Dr. Garrett Richards

Garrett Richards

Assistant Professor

Office: FC 2024

Email: grichards@grenfell.mun.ca

Phone: 709-639-6534

Dr. Garrett Richards has an interdisciplinary background in environmental studies and political science,and is broadly interested in knowledge mobilization for sustainability. He wants to understand how to take existing knowledge in universities and “move” it to where it can do the most good for society and the environment. How do we ensure produced knowledge about the environment will be useful and relevant? How might contemporary debates about energy and sustainability be better informed by expert knowledge? How (and where) can the policy-making process draw on academic research in order to arrive at more socially and ecologically sound decisions? In practice, this research examines cases of public deliberation as well as partnerships between academia, government, and community, usually around issues of energy or climate change. Garrett is a board member for the Environmental Studies Association of Canada, is passionate about public speaking and debating, and is the director of the Environmental Policy Innovation Lab (a policy and research shop that engages with EPI’s external partners).


  • PhD, Environmental Studies and Political Science, University of Victoria (2016), Dissertation: Climate Change Action through Co-Productive Design in Science-Policy Partnerships at Municipal, Provincial, and National Levels of Government
  • MES, Environment and Sustainability, University of Saskatchewan (2010), Thesis: Complexity as a Cause of Environmental Inaction: Case Studies of Large-Scale Wind Energy Development in Saskatchewan
  • BA, Political Studies, University of Saskatchewan (2008)
  • BSc, Environmental Studies and Biology, University of Saskatchewan (2007)

Research Interests

  • renewable energy
  • science-policy interfaces and evidence-based policy
  • knowledge mobilization
  • interdisciplinary and transdisciplinary
  • deliberative democracy
  • science outreach


  • Coordinator – Environmental Policy Innovation Lab aka EPILab (Ongoing/Open-ended). This initiative integrates EPILab to study cause-effect scenarios and policy decision making.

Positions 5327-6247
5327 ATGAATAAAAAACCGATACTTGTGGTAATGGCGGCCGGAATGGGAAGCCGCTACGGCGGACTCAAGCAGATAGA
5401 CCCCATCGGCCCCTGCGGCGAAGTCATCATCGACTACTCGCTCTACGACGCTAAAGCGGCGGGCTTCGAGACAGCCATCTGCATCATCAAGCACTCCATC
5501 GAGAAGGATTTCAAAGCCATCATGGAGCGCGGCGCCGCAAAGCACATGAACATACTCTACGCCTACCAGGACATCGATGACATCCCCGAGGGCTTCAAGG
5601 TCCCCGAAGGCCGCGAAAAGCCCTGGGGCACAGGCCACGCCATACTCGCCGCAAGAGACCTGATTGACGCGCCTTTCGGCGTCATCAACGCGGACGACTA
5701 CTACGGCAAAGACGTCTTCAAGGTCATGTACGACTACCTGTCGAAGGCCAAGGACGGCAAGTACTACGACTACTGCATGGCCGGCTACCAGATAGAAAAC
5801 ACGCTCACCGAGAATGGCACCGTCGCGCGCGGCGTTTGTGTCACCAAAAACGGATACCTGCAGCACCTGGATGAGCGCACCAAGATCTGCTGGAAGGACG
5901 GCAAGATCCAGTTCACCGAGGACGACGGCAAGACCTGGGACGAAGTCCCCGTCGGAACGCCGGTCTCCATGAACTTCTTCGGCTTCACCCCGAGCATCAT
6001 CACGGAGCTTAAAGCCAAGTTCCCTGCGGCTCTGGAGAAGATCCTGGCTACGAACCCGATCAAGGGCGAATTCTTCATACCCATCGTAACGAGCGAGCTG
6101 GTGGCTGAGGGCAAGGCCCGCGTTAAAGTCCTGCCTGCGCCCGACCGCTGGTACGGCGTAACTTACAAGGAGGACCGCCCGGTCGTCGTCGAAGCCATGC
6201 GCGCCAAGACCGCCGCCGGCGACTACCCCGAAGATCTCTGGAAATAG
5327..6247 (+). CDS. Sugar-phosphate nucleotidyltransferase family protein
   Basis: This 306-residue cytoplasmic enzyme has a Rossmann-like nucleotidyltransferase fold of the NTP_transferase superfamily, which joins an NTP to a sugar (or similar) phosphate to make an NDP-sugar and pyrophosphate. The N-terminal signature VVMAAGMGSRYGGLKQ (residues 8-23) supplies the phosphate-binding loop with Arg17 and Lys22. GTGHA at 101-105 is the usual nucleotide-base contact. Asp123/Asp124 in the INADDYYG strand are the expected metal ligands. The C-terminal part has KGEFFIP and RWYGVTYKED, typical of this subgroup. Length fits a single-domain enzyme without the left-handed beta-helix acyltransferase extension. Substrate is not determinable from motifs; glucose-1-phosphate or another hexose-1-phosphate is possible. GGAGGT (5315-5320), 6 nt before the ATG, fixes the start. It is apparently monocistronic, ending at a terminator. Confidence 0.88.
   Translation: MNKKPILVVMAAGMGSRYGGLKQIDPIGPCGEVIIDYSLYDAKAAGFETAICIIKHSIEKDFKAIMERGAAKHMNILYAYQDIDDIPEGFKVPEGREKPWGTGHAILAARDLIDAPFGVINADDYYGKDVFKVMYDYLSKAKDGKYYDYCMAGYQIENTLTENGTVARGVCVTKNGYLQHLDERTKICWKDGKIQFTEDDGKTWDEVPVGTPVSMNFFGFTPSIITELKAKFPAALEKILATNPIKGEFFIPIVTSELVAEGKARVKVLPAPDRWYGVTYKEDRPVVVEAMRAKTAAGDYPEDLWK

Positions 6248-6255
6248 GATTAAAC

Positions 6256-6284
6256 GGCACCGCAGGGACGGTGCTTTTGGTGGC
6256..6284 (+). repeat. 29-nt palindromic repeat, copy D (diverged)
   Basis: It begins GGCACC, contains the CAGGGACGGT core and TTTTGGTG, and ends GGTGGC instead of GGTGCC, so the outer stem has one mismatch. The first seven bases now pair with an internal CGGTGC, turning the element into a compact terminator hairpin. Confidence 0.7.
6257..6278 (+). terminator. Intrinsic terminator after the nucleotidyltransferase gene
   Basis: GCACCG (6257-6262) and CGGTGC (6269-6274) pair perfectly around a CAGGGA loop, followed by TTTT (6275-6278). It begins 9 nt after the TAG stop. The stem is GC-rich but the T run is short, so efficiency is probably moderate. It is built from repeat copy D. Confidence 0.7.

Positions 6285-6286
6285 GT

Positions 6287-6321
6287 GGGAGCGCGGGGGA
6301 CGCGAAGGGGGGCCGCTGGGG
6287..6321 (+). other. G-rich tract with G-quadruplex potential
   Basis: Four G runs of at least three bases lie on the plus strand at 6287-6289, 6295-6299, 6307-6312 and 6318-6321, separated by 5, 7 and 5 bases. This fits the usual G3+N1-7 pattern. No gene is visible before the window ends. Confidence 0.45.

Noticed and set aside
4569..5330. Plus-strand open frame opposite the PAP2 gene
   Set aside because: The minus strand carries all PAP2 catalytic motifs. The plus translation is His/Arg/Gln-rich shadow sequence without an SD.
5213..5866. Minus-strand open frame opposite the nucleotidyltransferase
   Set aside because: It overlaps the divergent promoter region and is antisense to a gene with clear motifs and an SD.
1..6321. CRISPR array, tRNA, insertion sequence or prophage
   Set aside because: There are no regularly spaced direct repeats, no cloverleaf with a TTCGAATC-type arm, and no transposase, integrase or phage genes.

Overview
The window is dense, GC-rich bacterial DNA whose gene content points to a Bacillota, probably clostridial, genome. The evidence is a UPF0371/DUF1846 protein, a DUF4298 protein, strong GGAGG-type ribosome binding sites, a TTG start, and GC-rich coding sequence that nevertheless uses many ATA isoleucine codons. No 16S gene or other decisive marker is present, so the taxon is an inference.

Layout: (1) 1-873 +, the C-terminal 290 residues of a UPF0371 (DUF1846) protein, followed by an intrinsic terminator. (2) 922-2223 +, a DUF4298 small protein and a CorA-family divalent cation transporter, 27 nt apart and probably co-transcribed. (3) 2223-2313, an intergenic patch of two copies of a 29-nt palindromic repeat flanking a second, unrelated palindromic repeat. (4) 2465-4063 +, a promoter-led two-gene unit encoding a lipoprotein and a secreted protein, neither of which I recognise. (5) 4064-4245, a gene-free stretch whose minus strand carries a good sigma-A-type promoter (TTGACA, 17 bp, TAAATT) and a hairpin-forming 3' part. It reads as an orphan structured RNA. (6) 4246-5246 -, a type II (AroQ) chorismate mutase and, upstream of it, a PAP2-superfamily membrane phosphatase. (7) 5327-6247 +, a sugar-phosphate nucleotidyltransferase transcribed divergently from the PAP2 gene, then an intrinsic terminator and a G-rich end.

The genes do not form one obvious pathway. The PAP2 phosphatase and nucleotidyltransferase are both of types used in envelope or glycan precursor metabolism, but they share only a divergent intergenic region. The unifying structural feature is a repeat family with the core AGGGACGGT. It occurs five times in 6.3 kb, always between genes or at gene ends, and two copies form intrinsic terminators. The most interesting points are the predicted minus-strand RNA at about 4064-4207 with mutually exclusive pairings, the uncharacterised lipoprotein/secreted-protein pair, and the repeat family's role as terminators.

• Principal Investigator – Identifying Stakeholder Research Needs for Energy Planning and Development in Newfoundland and Labrador (not yet funded, initial stages)
  • Co-Investigator – Future Ocean and Coastal Infrastructure:  Designing Safe, Sustainable and Inclusive Coastal Communities and Industries for Atlantic Canada (funded, large partnership)
  • Principal Investigator – Comparing the Science Outreach Activities of Government Scientists and University Scientists (funded, data collection stage)
  • Co-Investigator – Evaluation of the Role and Actions of Canadian Grantmaking Foundations in Response to Social Inequalities and Environmental Challenges aka PhiLab (funded, large partnership). This initiative will examine metrics for the social impact measurement of small grants.  
  • Principal Investigator – Knowledge Mobilization and Energy Debates in Newfoundland and Labrador: An Interdisciplinary Review (funded, exploratory stage)
  • Principal Investigator – Beyond Interdisciplinarity: Building Co-Productive Research Dialogues for Climate Change (funded, analysis stage)


Examples of Recent Courses Taught:

  • ENVP 6002: Research Design and Methods
  • ENVP 6001: Applied Environmental Problem-Solving

Supervised Students

Master of Arts (M.A.) in Environmental Policy


  • Ali Mujahid (2-Year)
  • Genevieve Blankson (2-Year)
  • Benson Gihangange (1-Year)
  • Steve Hextall (1-Year) – Co-Supervised with Dr. Mery Perez


  • Katherina Wiese (1-Year)
  • Uwamahoro Clarisse (1-Year)
  • Samantha Burns (1-Year)

Selected Publications

  • Richards, G. (2019). “The Science-Policy Relationship Hierarchy (SPRHi) Model of Co-Production: How Climate Science Organizations Have Influenced the Policy Process in Canadian Case Studies.” Policy Sciences, vol. 52(1), pp. 67-95.
  • Richards, G. and R. Carruthers Den Hoed (2018). “Seven Strategies of Climate Change Science Communication for Policy Change: Combining Academic Theory with Practical Evidence from Science-Policy Partnerships in Canada.” Chapter 11 (pp. 147-160) in Handbook of Climate Change Communication: Vol. 2 (eds. Filho, W., U. Azeiteiro, E. Manolas, and A. Azul, U. Azeiteiro, H. McGie). Cham: Springer International.
  • Richards, G. (2017). “How Research-Policy Partnerships Can Benefit Government: A Win-Win for Evidence-Based Policy Making.” Canadian Public Policy, vol. 43(2), pp. 165-170 (and Policy Options, September 14).
  •  Richards, G. and Lacroix, K. (2015). “An Alternative Policy Evaluation of the British Columbia Carbon Tax: Broadening the Application of Elinor Ostrom’s Design Principles for Managing Common-Pool Resources.” Ecology and Society, vol. 20(2), art. 38.
  • Richards, G., K. Belcher, and B. Noble. (2013). “Informational Barriers to Effective Policy-Public Communication: A Case Study of Wind Energy Planning in Saskatchewan, Canada.” Canadian Public Policy, vol. 39, pp. 431-450.
  • Richards, G., B. Noble, and K. Belcher. (2012). “Barriers to Renewable Energy Development: A Case Study of Large-Scale Wind Energy in Saskatchewan, Canada.” Energy Policy, vol. 42, pp. 691-698.